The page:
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Build your own chords

A chord is defined as two or more notes played together. Most chords are at least three notes, and if they’re three notes that’s called a triad.

 

If you want to make a three-note chord on adjacent strings, there are three ways to do this. .

 

  1. place one finger across three adjacent strings
  2. use one finger on one string and one finger on the other two strings
  3. use one finger per string

 

Let’s look at each in turn.

 

One finger across three strings – the barre.

3 note chords1

                 1                              2                                3

 

You can barre with any of the fingers. Use your index (pointer) finger or ring finger for now.  Barring can be painful if you’re not used to it. Change fingers from time to time.

 

Place your index finger or ring finger across all three strings in each example and press down.  Which is easiest?

 

Now play each example. If you’re strumming with a pick, numbers 2 and 3 can be tricky. The idea is to play only the three notes indicated. It can be difficult to miss the other strings. You can fix this problem by playing the notes fingerstyle.

 

One finger on one string and one finger on two strings

 3 note chords2

               1                              2                               3

This means that you have to barre two strings with one of those fingers. Try it with the shapes below. Numbers 2 and 3 aren’t so bad. For number 2, you can use your first finger to play the two first two strings and your second finger to play the note on the 3rd string.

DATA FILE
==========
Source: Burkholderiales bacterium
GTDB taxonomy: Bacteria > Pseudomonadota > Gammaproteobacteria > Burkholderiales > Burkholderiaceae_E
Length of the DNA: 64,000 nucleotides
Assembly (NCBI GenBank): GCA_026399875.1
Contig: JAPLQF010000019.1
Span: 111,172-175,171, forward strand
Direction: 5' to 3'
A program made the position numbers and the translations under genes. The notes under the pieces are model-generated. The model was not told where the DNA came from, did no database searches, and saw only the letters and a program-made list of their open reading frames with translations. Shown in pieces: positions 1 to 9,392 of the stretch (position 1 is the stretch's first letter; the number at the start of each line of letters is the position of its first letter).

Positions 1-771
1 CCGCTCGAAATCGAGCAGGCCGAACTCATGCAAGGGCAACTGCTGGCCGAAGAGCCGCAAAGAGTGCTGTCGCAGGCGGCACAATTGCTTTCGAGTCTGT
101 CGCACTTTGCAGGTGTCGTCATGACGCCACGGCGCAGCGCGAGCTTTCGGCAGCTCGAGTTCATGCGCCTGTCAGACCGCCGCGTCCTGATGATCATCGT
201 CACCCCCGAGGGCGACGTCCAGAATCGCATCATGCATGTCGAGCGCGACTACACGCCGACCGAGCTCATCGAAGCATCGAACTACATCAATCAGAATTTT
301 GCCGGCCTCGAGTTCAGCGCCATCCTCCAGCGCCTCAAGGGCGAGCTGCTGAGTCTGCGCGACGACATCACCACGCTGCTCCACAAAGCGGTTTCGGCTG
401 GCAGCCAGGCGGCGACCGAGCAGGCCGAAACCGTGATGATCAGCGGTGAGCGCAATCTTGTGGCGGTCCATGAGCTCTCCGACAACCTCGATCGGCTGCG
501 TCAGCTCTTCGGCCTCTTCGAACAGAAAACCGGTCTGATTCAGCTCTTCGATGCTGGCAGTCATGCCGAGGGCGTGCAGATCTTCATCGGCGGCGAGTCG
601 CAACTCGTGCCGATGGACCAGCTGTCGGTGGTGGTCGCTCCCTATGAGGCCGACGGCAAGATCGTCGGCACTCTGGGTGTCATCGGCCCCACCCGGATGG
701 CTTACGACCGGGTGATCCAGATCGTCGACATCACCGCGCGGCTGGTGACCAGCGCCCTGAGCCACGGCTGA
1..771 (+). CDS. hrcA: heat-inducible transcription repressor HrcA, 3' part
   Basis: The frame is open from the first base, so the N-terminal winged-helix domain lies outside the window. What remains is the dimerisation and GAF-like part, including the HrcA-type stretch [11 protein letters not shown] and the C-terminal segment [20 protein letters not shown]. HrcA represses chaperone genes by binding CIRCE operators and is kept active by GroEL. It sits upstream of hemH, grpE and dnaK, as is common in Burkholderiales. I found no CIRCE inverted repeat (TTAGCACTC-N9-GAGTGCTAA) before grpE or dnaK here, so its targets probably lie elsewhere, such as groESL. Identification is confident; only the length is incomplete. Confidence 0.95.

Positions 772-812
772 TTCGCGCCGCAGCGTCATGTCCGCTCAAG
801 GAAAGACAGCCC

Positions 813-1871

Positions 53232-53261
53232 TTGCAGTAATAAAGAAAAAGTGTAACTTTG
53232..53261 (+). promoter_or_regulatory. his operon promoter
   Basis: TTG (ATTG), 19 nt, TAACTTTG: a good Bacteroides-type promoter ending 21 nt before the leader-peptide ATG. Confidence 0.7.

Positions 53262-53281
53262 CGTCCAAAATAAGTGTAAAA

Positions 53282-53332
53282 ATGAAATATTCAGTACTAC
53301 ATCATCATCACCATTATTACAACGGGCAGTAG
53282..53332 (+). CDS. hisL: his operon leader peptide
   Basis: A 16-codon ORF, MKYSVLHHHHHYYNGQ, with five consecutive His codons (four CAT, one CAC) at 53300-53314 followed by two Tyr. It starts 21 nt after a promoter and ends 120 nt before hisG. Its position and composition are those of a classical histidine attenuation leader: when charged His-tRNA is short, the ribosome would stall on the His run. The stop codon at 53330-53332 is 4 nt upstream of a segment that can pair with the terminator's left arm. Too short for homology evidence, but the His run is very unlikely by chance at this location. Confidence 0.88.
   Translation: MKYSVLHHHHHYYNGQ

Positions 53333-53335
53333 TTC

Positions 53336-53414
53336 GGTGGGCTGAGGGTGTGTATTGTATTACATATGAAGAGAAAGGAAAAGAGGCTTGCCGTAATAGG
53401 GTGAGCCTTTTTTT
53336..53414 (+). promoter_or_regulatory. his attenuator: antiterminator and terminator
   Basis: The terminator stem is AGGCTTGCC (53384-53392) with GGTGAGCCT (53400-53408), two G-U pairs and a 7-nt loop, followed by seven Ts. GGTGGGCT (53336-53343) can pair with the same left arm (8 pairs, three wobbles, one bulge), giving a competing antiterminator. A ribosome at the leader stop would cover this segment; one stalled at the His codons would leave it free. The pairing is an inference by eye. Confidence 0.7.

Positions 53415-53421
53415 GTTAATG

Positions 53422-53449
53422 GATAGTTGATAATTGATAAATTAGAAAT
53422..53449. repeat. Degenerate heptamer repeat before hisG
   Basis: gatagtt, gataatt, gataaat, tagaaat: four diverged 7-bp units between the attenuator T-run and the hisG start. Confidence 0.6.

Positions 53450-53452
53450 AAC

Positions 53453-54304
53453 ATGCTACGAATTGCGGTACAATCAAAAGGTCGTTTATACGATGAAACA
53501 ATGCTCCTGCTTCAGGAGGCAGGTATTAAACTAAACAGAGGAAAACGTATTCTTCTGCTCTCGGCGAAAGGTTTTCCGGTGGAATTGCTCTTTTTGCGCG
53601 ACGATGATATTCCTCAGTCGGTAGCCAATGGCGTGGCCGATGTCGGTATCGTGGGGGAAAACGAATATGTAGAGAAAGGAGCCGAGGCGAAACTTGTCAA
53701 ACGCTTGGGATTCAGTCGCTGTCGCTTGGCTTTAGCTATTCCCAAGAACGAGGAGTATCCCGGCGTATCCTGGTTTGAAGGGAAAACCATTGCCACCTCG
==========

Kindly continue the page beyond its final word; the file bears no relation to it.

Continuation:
For number 3, use your middle finger for the note on the 1st string, and your index finger for the other two notes.

 

One finger per string

 

This feels the most normal. Here are a few examples.

 

3 note chords3

              1                                2                             3

 

Some of these nine examples are standard triads (especially the one-finger-per string examples). Some are not. This is a way of taking things that you’re used to playing, and using them with things that you aren’t. Part of the reason for doing this is to find sounds that you aren’t familiar with. This helps you hear harmony differently. Hearing harmony differently gives you new ideas.

 

Moving it around

 

Try these on any string set.  String set 1 would be strings 1, 2, and 3; string set 2 is strings 2, 3, and 4; string set 3 is strings 3, 4, and 5, etc.

 

Now start moving between the shapes. Try moving them to different places on the neck. This is experimentation, so don’t expect to always find stuff that you like. Just play around for 10 minutes or so, and write down the things that you like.

 

 

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More two-note patterns